Conclusion: The Pentax K-3 is an Editor’s Choice winner – it’s really a top-notch 2014 enthusiast DSLR – even with the negatives detailed. If you’re in the market for a Canon EOS 70D or a Nikon D7100, give this outfit a very close look. The K-3 is generating a lot of buzz with photographers, even though it costs $150 more (with the 18-135mm lens) than the D7100 with an 18-140mm VR lens.
Pros: Excellent 24MP image quality, Extremely responsive, fast burst, Anti-aliasing simulator, Rugged and weather sealed
Cons: Bulky, expensive – but to be expected, Built-in mono mic, No built-in Wi-Fi/NFC connectivity
Conclusion: The Pentax K-3 is a feature-packed, well-built DSLR that is certainly an upgrade on the Pentax K-50. A significant increase in focus points, a higher resolution and improved weather-proofing are just a few of the improvements. The most interesting has to be the removal of the anti-aliasing filter from the sensor, and the implementation of a simulation filter in the form of microscopic sensor vibrations.
Excerpt: Pentax’s latest DSLR, the Pentax K-3 , slightly confusingly marketed by Ricoh who now owns the brand, just happens to be a flagship pro model. Despite this, it fields a 24.7 megapixel APS-C sensor rather than the full frame chip of the Nikon D610, and in comparison is smaller and more square edged in its design. That said its chip is one that Pentax claims has been newly designed for this camera.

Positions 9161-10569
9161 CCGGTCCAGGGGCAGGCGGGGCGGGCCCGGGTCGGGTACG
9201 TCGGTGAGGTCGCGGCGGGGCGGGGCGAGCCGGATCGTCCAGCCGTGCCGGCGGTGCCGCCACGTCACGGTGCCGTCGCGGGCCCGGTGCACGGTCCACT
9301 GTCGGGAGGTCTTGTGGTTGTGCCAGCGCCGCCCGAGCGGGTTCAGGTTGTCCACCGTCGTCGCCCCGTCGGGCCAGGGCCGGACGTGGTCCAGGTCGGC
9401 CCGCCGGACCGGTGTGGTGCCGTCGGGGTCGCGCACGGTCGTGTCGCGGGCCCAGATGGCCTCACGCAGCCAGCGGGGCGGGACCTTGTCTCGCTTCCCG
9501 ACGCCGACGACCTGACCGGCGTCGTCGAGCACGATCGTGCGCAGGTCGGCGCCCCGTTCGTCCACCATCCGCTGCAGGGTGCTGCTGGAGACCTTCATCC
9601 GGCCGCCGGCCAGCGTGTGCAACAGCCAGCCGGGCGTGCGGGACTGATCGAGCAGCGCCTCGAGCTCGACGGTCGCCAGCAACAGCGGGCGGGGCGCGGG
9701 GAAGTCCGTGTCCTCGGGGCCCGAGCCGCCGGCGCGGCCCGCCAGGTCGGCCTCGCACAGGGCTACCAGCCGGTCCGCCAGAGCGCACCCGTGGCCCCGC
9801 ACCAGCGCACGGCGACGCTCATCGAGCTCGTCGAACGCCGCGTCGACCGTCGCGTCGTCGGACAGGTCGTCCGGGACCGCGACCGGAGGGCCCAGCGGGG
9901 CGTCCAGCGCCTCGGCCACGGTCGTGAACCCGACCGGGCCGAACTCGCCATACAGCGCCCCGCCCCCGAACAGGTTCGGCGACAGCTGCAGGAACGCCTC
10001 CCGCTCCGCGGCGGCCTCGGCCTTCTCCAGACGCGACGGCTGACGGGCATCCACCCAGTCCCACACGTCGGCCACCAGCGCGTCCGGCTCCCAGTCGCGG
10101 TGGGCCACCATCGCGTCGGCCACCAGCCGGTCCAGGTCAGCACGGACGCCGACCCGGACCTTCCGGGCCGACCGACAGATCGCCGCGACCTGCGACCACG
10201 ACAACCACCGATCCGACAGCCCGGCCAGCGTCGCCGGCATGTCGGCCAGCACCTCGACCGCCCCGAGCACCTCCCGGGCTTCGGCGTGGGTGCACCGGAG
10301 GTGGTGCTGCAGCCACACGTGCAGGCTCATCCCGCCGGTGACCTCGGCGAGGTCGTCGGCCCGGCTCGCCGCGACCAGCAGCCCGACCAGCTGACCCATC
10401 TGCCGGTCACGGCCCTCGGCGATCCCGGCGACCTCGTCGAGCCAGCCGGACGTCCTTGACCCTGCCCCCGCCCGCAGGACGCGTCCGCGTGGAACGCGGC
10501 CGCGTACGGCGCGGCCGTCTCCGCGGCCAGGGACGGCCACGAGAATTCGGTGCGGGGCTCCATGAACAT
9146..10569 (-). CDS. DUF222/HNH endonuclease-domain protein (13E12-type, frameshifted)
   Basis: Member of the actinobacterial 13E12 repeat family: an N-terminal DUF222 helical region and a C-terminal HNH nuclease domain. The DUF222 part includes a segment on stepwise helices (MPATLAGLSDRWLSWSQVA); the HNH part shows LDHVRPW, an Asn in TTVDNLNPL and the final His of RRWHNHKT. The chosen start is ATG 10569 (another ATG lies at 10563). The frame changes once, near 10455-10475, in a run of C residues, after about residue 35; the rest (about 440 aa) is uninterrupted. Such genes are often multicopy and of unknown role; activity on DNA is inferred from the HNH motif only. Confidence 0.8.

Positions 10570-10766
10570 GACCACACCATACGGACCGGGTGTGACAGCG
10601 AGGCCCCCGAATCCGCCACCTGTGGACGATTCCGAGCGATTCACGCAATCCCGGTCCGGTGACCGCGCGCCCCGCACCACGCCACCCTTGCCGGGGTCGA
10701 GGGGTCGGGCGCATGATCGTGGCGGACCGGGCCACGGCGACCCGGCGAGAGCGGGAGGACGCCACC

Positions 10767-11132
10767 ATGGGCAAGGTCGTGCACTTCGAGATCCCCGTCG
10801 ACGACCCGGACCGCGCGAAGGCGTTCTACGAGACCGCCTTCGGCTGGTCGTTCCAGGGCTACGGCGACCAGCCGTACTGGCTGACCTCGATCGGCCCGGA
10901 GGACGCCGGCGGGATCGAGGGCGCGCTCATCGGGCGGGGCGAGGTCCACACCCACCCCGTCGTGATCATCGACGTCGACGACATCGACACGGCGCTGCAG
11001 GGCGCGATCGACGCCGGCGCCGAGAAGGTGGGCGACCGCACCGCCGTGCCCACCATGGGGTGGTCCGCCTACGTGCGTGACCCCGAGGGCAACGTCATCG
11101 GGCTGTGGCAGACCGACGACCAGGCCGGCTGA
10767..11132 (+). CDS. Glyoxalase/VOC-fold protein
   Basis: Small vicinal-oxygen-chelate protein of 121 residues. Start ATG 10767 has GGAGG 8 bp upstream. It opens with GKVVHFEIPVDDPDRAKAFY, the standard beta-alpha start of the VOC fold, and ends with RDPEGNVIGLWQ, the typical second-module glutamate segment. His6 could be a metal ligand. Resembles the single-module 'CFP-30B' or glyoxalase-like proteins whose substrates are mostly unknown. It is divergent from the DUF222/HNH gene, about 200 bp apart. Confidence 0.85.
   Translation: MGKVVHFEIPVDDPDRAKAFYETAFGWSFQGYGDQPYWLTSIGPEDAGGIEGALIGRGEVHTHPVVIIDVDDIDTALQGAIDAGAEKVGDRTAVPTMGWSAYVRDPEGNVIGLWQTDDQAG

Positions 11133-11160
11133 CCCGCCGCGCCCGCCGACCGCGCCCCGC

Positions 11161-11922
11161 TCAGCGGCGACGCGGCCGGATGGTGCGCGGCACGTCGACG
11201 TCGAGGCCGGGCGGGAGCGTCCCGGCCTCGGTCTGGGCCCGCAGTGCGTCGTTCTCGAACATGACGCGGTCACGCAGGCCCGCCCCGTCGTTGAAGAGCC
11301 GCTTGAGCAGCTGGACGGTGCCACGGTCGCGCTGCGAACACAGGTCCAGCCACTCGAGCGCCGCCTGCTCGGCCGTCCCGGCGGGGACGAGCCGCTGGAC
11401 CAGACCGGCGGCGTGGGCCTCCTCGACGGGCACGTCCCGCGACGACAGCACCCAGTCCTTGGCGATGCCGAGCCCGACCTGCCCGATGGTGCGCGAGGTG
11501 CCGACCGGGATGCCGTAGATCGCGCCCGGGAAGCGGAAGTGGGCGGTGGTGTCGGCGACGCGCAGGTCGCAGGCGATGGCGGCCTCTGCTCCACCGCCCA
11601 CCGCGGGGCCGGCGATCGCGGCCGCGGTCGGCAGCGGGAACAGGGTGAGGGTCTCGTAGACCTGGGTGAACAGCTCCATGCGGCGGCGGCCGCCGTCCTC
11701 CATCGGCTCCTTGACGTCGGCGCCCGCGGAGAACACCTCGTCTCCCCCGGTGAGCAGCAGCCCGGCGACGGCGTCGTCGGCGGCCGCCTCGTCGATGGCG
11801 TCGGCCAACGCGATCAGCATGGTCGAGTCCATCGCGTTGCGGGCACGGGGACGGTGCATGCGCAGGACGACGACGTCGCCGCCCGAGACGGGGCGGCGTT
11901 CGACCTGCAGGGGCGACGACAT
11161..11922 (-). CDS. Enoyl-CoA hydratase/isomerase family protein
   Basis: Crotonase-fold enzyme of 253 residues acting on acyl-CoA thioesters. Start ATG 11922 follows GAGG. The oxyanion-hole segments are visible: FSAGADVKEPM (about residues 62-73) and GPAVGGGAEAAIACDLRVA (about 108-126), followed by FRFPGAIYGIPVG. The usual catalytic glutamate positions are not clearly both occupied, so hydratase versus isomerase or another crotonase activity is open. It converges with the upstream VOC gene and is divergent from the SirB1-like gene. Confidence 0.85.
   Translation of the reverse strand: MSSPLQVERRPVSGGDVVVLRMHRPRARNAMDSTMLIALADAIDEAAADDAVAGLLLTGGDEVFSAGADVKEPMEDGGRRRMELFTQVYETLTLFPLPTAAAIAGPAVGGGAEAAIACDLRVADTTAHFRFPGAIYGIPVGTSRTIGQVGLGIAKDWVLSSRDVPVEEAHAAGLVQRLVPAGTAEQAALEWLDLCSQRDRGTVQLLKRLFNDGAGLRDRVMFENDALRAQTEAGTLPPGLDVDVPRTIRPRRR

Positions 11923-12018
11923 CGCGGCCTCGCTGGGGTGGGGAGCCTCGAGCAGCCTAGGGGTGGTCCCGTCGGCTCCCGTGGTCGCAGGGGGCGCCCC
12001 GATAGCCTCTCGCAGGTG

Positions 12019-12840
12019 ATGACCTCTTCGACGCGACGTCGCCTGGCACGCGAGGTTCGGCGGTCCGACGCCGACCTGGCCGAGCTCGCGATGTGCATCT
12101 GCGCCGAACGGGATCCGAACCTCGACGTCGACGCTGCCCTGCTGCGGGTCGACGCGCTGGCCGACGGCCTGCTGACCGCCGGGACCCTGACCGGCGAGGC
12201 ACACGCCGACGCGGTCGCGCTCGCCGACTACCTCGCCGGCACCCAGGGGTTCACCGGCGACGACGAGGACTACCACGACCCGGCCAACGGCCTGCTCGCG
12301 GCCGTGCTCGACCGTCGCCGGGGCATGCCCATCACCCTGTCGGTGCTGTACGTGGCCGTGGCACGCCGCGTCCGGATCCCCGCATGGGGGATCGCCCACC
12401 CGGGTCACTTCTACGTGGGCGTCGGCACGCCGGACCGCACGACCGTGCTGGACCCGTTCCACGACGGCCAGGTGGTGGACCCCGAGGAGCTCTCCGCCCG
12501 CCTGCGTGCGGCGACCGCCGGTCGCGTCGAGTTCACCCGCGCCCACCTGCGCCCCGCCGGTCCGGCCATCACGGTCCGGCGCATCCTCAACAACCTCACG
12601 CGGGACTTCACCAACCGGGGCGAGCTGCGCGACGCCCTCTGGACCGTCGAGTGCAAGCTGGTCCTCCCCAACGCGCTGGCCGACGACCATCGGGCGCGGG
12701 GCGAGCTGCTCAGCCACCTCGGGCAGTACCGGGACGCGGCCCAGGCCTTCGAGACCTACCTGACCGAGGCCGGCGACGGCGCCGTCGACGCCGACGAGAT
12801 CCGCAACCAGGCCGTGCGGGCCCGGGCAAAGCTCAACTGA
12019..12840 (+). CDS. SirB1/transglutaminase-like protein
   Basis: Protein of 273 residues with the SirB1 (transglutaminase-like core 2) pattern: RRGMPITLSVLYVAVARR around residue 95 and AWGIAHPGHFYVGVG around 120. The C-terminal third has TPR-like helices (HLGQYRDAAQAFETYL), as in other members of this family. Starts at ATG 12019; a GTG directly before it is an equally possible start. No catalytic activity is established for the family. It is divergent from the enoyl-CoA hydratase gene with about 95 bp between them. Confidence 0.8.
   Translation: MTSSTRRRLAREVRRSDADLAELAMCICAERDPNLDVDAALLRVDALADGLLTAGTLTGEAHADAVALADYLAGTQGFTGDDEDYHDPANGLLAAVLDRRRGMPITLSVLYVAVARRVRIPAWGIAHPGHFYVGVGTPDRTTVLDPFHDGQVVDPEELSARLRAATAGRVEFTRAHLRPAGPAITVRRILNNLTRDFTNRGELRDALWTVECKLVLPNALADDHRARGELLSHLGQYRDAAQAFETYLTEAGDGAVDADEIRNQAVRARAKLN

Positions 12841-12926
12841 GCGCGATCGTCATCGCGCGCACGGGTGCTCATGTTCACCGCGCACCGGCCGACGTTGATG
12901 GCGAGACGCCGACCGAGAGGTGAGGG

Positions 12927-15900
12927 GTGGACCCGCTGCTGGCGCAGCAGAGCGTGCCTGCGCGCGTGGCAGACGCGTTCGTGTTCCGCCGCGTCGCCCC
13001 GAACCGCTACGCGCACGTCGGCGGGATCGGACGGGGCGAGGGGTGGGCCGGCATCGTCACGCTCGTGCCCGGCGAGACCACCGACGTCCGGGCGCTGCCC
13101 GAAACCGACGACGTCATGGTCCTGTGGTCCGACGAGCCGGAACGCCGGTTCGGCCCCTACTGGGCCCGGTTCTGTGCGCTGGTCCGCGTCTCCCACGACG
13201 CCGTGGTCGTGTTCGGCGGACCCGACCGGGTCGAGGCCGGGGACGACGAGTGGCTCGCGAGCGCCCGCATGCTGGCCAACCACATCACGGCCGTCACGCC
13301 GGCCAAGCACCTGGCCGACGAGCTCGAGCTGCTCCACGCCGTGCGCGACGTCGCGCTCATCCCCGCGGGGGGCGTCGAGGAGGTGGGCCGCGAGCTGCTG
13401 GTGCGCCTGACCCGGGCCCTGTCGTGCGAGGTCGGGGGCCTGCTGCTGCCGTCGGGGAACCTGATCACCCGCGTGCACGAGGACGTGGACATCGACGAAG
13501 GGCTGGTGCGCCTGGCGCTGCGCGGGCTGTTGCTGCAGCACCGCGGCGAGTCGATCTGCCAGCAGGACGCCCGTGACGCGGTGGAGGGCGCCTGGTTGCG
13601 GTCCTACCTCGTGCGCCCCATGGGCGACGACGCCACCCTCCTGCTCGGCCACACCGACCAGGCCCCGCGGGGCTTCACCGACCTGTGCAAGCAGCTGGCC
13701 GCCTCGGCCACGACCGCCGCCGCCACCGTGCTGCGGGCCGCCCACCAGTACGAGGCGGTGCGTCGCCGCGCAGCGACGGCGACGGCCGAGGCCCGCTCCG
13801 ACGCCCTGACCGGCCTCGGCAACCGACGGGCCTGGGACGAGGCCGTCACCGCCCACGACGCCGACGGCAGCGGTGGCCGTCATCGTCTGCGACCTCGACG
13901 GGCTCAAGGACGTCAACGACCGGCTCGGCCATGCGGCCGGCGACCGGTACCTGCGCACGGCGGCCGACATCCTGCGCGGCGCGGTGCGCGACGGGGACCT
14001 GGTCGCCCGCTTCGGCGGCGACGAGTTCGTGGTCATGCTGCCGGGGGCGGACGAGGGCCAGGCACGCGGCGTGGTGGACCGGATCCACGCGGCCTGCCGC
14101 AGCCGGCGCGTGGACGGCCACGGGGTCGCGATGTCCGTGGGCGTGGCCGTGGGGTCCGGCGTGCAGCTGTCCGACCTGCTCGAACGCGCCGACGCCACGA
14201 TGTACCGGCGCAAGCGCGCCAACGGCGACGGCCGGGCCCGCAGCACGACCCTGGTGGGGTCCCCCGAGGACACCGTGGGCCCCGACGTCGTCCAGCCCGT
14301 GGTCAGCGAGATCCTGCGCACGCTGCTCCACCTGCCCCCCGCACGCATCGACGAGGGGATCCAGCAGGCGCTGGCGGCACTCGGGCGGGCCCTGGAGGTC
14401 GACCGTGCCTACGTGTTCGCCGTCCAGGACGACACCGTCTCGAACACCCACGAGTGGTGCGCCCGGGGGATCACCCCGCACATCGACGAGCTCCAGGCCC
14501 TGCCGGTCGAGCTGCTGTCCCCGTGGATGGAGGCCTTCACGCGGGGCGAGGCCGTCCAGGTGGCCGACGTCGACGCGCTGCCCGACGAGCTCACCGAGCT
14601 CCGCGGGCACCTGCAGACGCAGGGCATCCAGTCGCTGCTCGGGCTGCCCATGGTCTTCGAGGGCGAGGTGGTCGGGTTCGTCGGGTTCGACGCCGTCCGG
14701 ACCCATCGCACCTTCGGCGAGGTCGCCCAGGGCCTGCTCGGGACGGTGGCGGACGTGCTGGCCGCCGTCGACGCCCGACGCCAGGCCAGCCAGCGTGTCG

Solid feel, pro grade body, switch on or off anti aliasing filter, in-body image stabilisation
Like the Nikon D610, there’s no Wi-Fi connectivity built into the actual camera body, squarish, blocky body design won’t be to all tastes
Conclusion: Although there are some issues with the Pentax K-3’s AF performance, on the whole it’s an enthusiast DSLR that delivers in terms of build quality, image quality and design interface. This combination means that the K-3 more than punches its weight amongst the best enthusiast DSLRs currently available.